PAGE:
Welcome back to another edition of Cards of the Week! We’ve got some new Monarch spice and some old favorites, so without further ado, let’s dive in!
Although it took a little while to settle in, C-Strike has been getting some extra love from both Boltyn and Prism decks lately. Although in many ways Celestial Cataclysm is a “win more,” sometimes you need exactly that to help close out matches. Thus, it’s my card on the rise for the Cards of the Week.
In decks where players frequently get cards into soul such as with charge and so forth, the Cataclysm can also be a very strong, consistent play out of Arsenal, costing you nothing from hand. In Prism, the Cataclysm is a great card in the mirror matchup to pop opposing Illusionist attacks, alongside being a solid card overall for light card interactions and its yellow pitch (more interactions for Prism).
Although the cost of three cards in soul in still very high, having yellow pitch means it can be more easily pitched away for a later turn once you have the requirement set up. This leads to the Cataclysm being a premium late game finisher if properly pitched and planned for in a manner which can lead to that explosive turn. As more and more light heroes finally tune their decks, look out for more Papa Strikes coming down from the sky from the side of the light.
Before you get the pitchforks out of the shed, hear me out. Enlightened Strike is still a very good card. However, it’s by no means as good as it used to be.
The biggest thing separating E-Strike from other cards in the first three sets was its flexibility of use. The chance to either buff, get go-again or draw made for a card that was meta-defining in the early sets and allowed go-wide classes to relish in its use.
However, with the release of three new sets since Welcome to Rathe, E-Strike has seemed to lose some of the footing that originally placed it on the same pedestal as Command and Conquer. Hence E-Strike finds its way into this week’s on the fall section, as it starts to become more and more a niche card reserved to a few heroes rather then a universal must-play.
However, cards becoming more niche is many times a good thing for the legacy of a card as well, as it starts to find the slots in which it not only brings its previous flexibility, but also can provide further impact when played than it would have in other more generalized decks. In that respect, let’s look at how some key heroes are reacting to E-Strike’s movement in the meta:
- Chane: Probably representing the best home for E-Strike currently, E Strike’s additional cost of placing a card at the bottom of your deck is a great way for Chane to filter those blood debt cards that wind their way into hand back into his deck. In addition to this, since Chane has so many ways to give cards go-again, such as Razor Reflex, Shadow Puppetry, Art of War and so forth, E-Strike can easily be played with one of its other two buffs and get the go-again from and outside source. This support that Shadow Runeblade gives to E-Strike is what makes it an impactful card in ways that other classes can just not match.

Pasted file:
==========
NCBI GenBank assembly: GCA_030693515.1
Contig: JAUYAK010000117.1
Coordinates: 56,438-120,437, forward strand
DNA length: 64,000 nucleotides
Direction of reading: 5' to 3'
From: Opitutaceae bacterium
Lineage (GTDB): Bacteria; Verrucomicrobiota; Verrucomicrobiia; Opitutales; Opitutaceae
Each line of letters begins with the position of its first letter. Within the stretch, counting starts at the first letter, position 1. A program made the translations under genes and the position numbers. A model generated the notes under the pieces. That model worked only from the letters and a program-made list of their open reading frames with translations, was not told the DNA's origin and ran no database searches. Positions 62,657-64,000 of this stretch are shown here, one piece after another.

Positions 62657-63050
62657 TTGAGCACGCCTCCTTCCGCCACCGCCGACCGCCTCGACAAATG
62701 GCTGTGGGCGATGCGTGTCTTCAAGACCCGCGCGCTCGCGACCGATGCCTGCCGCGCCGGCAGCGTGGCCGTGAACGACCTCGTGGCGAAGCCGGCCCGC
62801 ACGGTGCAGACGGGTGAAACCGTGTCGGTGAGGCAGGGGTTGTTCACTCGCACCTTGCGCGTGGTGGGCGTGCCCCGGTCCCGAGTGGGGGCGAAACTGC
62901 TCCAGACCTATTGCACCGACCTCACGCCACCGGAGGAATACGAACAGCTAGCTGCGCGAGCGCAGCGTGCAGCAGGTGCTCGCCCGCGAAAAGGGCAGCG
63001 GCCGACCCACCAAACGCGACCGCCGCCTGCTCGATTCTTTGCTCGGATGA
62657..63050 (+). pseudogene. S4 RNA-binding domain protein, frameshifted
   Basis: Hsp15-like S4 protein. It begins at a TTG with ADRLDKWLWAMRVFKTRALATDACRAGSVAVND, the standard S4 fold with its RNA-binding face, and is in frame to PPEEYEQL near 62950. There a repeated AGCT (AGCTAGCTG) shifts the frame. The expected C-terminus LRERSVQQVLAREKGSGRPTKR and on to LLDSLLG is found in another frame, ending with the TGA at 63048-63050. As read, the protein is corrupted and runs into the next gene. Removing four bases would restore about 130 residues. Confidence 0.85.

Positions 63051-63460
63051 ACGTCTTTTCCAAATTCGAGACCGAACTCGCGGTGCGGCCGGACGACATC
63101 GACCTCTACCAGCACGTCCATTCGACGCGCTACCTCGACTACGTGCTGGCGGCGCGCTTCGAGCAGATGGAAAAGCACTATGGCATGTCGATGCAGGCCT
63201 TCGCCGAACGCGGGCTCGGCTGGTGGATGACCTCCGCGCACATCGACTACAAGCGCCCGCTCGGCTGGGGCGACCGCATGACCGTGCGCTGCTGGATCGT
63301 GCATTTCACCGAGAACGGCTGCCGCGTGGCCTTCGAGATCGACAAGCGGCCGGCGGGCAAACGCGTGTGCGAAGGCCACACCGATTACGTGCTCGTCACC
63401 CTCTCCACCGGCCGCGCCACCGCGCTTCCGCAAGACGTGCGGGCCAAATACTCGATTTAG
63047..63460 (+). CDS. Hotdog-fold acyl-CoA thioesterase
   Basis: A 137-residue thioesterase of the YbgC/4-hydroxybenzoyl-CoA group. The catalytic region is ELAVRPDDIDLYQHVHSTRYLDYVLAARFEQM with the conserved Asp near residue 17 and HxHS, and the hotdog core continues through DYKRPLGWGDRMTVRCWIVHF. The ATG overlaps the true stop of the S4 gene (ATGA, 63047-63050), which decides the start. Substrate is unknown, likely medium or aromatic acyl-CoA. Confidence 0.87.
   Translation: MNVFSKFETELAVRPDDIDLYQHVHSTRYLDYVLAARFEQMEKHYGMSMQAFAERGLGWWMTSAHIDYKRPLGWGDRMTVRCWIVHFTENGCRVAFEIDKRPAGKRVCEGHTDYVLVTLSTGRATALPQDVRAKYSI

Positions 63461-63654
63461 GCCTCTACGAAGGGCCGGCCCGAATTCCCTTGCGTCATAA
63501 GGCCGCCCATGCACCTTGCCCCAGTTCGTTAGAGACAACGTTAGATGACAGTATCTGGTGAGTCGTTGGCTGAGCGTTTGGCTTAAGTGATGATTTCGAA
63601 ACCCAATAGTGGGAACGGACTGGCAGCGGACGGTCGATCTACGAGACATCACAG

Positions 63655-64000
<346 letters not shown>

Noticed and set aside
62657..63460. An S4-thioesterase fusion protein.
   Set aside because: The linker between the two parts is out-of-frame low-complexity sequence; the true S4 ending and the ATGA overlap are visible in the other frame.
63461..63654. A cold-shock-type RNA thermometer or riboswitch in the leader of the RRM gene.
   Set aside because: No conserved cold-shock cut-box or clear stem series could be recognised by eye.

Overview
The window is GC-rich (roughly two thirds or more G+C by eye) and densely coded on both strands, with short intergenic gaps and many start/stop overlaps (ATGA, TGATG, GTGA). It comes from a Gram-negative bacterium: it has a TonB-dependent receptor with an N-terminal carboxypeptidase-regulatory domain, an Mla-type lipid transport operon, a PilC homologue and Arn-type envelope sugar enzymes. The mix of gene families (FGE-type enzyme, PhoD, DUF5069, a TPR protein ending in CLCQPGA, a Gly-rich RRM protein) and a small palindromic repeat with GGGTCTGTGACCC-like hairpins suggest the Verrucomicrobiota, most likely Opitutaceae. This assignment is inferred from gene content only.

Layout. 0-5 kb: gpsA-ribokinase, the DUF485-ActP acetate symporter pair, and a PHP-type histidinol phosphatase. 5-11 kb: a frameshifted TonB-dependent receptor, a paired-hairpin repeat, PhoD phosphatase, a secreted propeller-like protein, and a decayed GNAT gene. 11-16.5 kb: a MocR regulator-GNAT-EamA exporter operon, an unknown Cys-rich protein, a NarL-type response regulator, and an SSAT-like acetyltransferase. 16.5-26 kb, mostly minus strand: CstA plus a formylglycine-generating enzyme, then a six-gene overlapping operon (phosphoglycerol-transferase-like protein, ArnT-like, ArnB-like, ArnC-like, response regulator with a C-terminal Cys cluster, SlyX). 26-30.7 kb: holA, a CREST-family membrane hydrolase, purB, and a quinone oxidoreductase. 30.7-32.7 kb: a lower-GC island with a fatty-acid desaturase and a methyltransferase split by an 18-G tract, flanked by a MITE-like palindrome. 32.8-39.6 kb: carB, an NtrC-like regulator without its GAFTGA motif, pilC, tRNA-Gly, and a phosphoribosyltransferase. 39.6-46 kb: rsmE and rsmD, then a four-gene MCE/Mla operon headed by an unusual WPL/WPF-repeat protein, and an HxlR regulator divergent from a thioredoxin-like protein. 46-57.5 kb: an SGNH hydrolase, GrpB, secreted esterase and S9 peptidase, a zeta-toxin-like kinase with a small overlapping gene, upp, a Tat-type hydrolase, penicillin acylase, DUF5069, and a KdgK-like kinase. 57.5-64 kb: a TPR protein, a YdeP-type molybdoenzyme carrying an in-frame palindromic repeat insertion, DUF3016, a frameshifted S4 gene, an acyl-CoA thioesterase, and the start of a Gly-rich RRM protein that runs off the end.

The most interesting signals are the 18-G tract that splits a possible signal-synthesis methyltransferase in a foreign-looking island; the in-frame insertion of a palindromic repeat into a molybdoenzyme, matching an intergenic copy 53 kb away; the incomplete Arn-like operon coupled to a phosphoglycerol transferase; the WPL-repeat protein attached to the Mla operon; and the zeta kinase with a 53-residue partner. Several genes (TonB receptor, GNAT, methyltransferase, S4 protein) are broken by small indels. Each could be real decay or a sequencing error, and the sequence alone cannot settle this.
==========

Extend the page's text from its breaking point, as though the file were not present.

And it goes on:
- Ninja and Ranger: Still works great in these classes, but by no means do these classes offer the go-again support that Chane offers. In addition to this, placing a card at the bottom of the deck is not as impactful for Ninja or Ranger as it is in Shadow Runeblade. However, E-Strike still presents a great way to extend Chane’s and draw cards out of hand for both classes, allowing them more of the tempo that they love.
- Boltyn: Some aggro deck lists may run E-Strike, but so far, E-Strike hasn’t been as prominent as one would have thought within the Boltyn meta. This primarily seems to be since rather than playing with consistent pressure turn to turn, Boltyn prefers going for very large turns with his weapons involved. This makes E-Strike awkward in the sense that cards like Lumina Ascension don’t like to see it coming off the top of the deck, and it doesn’t fit into tempo-based turns centered around charging either. Although there seems to be a place for E Strike in certain aggro Boltyn archetypes, it is yet to shown in the meta effectively.
Outside of chipping away with Zephyr Needle, Exude Confidence has presented Ninja and a variety of other go-wide classes ways to punish Wizard on critical turns. Since this card’s effect will almost always be turned on against Kano, Wizard players will have to give up big blocks and accordingly tempo to defend Exude Confidence.
The ability to pump this card up to large amounts of damage is also equally always threatening against all classes, as with a full hand you’re essentially hoping the opponent doesn’t give the attack another +4 or +6 at instant speed. Overblocking Exude Confidence can equally be dangerous as it becomes an ideal target for Snapdragon Scalers and an ensuing large damage turn where you don’t have the means to block. Exude Confidence is then simultaneously a strong offensive card whilst a fantastic defensive card for go-wide classes with little response to Wizard players.